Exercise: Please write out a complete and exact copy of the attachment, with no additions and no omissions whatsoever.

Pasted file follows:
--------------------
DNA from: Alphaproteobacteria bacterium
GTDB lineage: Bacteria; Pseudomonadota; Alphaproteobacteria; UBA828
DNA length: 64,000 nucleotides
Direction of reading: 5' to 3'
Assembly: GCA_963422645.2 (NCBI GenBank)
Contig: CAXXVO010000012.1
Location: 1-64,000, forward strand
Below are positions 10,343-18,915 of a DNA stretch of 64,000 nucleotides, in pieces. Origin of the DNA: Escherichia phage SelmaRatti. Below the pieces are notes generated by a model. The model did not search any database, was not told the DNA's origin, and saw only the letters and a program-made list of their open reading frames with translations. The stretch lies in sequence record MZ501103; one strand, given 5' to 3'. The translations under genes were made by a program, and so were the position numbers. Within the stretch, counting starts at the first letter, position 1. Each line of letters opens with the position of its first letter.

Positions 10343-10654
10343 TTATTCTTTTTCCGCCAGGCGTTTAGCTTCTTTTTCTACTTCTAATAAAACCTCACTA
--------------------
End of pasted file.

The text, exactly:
DNA from: Alphaproteobacteria bacterium
GTDB lineage: Bacteria; Pseudomonadota; Alphaproteobacteria; UBA828
DNA length: 64,000 nucleotides
Direction of reading: 5' to 3'
Assembly: GCA_963422645.2 (NCBI GenBank)
Contig: CAXXVO010000012.1
Location: 1-64,000, forward strand
Below are positions 10,343-18,915 of a DNA stretch of 64,000 nucleotides, in pieces. Origin of the DNA: Escherichia phage SelmaRatti. Below the pieces are notes generated by a model. The model did not search any database, was not told the DNA's origin, and saw only the letters and a program-made list of their open reading frames with translations. The stretch lies in sequence record MZ501103; one strand, given 5' to 3'. The translations under genes were made by a program, and so were the position numbers. Within the stretch, counting starts at the first letter, position 1. Each line of letters opens with the position of its first letter.

Positions 10343-10654
10343 TTATTCTTTTTCCGCCAGGCGTTTAGCTTCTTTTTCTACTTCTAATAAAACCTCACTA